Harrison Middleton University

Discussion in 'General Distance Learning Discussions' started by chasisaac, Feb 26, 2009.

  1. cutedeedle

    cutedeedle I speak Geek. Will translate on request.

    Ahhh, don't say that! Anyone who's here is looking for information, which makes them smart, or they're imparting such, so ditto.

    I do agree with several posters that printed GB sets are going the way of the IBM 360 mainframe (my first that I programmed on). You might be able to find one but not for long. So if a college like HMU wants to gain new students, they simply must find alternatives to the print version of the GBs. And with so many different electronic devices out there, the alternatives have to be in various formats.

    Just my not-so-smart opinion.
  2. cutedeedle

    cutedeedle I speak Geek. Will translate on request.

    Heh. I'll give you a hint, zero images in the GBs. There aren't even any maps, which would have helped in several volumes! Hmmm, I wonder if a PDF file can be zipped? I've never tried.
  3. SteveFoerster

    SteveFoerster Resident Gadfly Staff Member

    Yes, it can, although it doesn't usually make a gigantic difference.
  4. TonyM

    TonyM Member

    The files could be distributed as .txt or html, which can be read on any device or converted to a format the student chooses. It really wouldn't be that difficult to simply collect the most popular translations of all the works from Gutenberg.org and similar site and make that the official list. You could zip the entire package and store it on dropbox or make it available for download from the school's site. Most titles would be only a megabyte or two so the entire collection couldn't take up that much space.

    The King James Bible in 4.4 megabytes: The Project Gutenberg eBook of The Old Testament Of The King James Version Of The Bible.
  5. cutedeedle

    cutedeedle I speak Geek. Will translate on request.

    Well ....

    Until or unless HMU changes their method of acceptable forms of the GBs and KJV Bible, this is all an interesting discussion but doesn't apply to HMU, yet. I'm not sure how open they are to changing their ways but thus far they are quite the traditionalists. I have my GBs in print form and even if HMU accepted that students be allowed to use electronic books, I still prefer my sticky notes attached to the real thing. I'm prolly in the minority on that but I've found it's the easiest way to get through the voluminous material, for me at least. Others, maybe not so much.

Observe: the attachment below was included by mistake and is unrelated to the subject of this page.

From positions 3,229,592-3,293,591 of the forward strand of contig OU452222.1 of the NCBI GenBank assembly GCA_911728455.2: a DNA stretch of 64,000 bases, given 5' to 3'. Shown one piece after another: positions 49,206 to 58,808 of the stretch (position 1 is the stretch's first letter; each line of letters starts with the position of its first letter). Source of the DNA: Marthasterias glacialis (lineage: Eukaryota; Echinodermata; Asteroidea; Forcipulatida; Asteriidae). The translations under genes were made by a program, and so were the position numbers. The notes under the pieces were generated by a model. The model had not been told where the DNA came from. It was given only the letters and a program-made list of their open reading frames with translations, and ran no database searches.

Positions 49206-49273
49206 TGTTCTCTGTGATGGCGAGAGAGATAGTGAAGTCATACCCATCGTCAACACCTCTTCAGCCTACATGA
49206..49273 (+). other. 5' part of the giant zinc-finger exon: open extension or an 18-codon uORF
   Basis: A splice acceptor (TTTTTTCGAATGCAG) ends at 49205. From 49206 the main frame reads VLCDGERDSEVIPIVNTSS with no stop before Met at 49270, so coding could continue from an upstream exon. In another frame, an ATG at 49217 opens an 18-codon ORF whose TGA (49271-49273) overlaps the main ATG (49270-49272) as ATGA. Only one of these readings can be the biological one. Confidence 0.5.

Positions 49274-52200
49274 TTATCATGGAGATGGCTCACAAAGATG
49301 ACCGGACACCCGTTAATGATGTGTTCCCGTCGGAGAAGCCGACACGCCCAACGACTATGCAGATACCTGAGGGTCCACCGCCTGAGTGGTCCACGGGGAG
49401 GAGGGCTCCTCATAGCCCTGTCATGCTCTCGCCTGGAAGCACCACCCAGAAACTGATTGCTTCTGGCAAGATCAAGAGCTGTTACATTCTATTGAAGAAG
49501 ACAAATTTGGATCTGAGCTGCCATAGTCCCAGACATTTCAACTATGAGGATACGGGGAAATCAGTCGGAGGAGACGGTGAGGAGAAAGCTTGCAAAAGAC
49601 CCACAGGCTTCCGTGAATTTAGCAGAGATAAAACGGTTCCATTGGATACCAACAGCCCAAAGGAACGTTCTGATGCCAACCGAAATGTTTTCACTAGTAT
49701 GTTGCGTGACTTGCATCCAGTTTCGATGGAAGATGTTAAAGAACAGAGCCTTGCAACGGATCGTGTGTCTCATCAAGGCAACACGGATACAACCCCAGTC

I tried taking notes on my lovely little MBA while doing my 2nd course. Sheesh. I ended up with 65 pages of notes, single spaced. Granted, I was reading thousands of pages on "topics," not "an" author in "a" volume. This kind of course is usually done by doctoral students, not master's. Still, that was darn traumatic and wasted a lot of my time. We learn by our mistakes!
  6. CalDog

    CalDog New Member

    You could do that, but it wouldn't be an adequate substitute for the Britannica "Great Books of the Western World" edition.

    The problem is that the GBWW is not just a collection of hundreds of famous texts. The editors of the GBWW also carefully reviewed and organized all of the material in those different books into a consistent conceptual framework, with historical overviews and commentaries and detailed page-specific indexing. This was a huge effort; it apparently cost $2 million in 1950s dollars. Their final product, the "Synopticon", covers hundreds of pages over two volumes, and is not in the public domain.

    This is why HMU uses the GBWW edition specifically. Yes, you could get public-domain ASCII versions of most or all of the included books, but you wouldn't have Britannica's conceptual framework or the associated page indexing, and so the collection would be far less useful to students. The GBWW series obviously needs to be available electronically in some way, but it will have to come from Britannica, because the key part to the collection -- basically the "User's Manual and Reference Guide" -- is under their copyright.
    Last edited by a moderator: Nov 25, 2012
  7. Ted Heiks

    Ted Heiks Moderator and Distinguished Senior Member

    Or Harrison Middleton could buy the rights to the GBWW.
  8. TonyM

    TonyM Member

    Of course, there's always the chance the Britannica will make DVD versions of the Great Books like they've already done with their encyclopedias. I can't imagine that they would let such an important project just fade away.